Australian emergency tent taken down as epidemic wanes
One of the Australian Medical Assistance Team's emergency tents in front of the national hospital was taken down on Saturday - and the team who have been using it to treat measles patients for the past month could not be more pleased.
The tent being disassembled does not signal the end of Australian medical assistance to Samoa (their doctors and nurses were the first foreign country to begin providing assistance after arriving on November 6) but rather the changing nature of the measles epidemic.
The leader of the Australian medical team (known as A.U.S.M.A.T.) in Samoa, Abigail Trewin, said in an interview that logisticians had taken down the tent because it was no longer needed.
What began as an urgent response mission changed into a recovery operation, she said.
"That's incredibly pleasing for all of us, especially the staff that work here full time," she said.
Two climate controlled shelters were built, including a High Dependency Unit and another as an additional surge capacity for the wards to cater for the lack of beds during the time of growing cases in the national hospital.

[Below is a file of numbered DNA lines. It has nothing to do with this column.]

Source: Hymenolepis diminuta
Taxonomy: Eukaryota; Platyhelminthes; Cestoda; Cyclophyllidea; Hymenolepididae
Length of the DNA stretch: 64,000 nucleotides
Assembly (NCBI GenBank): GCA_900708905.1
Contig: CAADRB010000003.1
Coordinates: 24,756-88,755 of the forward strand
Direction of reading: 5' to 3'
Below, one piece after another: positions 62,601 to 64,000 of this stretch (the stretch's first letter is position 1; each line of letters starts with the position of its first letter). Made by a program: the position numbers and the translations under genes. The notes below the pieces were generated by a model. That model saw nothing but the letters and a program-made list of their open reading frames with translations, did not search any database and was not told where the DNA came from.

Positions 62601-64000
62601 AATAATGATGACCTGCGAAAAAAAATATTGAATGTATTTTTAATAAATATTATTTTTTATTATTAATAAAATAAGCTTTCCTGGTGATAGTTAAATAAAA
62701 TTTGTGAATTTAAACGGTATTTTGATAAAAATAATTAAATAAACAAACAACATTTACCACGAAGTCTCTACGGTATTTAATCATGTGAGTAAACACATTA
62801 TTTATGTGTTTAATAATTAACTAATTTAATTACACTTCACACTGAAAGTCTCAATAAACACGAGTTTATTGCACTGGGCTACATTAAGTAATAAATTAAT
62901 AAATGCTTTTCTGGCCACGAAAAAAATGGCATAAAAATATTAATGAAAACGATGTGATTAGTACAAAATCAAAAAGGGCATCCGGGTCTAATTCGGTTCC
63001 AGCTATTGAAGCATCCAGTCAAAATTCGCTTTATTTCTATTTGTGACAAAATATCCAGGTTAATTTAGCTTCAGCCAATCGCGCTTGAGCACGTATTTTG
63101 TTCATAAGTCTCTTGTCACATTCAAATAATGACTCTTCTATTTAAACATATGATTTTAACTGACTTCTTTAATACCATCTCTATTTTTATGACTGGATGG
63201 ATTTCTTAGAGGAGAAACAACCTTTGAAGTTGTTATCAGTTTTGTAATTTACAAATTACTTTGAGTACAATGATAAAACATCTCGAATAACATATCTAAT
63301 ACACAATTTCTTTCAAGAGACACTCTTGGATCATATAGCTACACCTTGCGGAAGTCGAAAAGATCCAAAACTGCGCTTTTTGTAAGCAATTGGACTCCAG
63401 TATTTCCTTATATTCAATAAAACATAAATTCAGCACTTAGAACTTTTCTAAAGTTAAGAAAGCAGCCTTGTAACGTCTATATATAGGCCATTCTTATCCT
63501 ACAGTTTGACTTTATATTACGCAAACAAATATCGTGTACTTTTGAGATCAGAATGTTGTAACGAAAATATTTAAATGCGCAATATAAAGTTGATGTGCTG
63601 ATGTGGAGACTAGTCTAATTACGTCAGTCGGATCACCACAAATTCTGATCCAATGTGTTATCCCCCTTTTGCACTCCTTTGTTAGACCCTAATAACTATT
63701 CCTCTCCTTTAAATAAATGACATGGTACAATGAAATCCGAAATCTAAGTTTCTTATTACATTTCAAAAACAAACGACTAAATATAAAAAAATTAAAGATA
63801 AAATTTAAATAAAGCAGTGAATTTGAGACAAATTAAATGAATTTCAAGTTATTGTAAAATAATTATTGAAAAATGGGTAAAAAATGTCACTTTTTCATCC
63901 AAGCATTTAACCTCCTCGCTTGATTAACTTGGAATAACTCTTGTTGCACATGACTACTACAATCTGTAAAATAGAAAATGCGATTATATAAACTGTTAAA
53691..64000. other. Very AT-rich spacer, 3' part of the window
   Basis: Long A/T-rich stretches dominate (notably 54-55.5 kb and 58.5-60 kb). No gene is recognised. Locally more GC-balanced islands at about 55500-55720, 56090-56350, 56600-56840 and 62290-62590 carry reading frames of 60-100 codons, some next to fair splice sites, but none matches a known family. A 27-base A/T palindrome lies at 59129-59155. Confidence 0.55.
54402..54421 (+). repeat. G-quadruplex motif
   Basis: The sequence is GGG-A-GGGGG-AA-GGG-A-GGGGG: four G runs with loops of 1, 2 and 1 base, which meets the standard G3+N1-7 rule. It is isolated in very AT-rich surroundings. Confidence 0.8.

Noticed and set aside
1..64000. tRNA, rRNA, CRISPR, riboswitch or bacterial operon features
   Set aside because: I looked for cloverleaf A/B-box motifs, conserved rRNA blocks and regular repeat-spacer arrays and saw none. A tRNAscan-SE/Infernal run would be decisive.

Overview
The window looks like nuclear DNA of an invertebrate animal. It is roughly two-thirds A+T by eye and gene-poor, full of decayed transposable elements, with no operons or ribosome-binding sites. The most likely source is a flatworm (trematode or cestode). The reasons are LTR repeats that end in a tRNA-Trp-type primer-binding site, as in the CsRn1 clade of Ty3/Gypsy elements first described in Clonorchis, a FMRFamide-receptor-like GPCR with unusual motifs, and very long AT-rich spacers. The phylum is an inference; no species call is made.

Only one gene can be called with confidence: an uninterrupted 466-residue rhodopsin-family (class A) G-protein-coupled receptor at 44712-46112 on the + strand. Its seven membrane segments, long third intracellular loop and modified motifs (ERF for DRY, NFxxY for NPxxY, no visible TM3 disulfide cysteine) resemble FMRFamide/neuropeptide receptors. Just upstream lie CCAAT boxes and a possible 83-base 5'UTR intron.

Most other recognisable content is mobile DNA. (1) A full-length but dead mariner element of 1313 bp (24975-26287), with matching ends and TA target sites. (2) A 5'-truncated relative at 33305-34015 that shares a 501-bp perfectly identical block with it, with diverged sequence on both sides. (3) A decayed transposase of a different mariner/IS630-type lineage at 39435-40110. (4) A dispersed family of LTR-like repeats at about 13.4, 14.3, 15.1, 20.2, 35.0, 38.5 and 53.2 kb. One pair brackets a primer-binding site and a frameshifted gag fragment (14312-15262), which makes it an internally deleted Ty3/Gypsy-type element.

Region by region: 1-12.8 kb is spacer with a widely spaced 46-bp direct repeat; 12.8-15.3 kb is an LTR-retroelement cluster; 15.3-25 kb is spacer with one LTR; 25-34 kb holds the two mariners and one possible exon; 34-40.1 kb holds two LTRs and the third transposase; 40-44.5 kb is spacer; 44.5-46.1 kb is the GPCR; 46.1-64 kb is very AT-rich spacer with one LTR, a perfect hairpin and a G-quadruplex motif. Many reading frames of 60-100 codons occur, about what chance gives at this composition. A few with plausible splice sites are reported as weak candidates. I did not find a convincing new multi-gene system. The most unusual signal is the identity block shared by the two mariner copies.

"The [surge facility] is no longer required as patients start to get well and start to go home, there are of course more beds in the hospital, therefore you don't need the surge facilities that we have," she said.
"So we're very optimistic and positive thing to see that they aren't required anymore. So I saw them go up and I've seen them come down.
"It's always a good day when you can start to pack up the temporary parts of the response and see the hospital return to normal business."
The surge facility that has been taken down has been up for three weeks, while the High Dependency Unit will continue to be up until after Christmas, said Ms. Trewin.
Despite the positive news, she advised Samoa to remain vigilant about the epidemic despite the apparent success of the Government's mass vaccination plan.
"We're grateful that the numbers have come down but I think, everyone in the community needs to stay vigilant and stay vaccinated," she said.
"They need to ensure that everyone sees their health professionals if they become unwell and to not hesitate and not wait to being children who have had measles to hospital."
Ms. Trewin credited their logistics teams for their tireless efforts in supporting the medical A.U.S.M.A.T. team saying they have displayed extraordinary dedication. The members of the team cross multiple professional disciplines including pilots, carpenters, mechanics and engineers, as well as medical professionals.
Update. This article has been amended to correct the spelling of Ms. Trewin's name.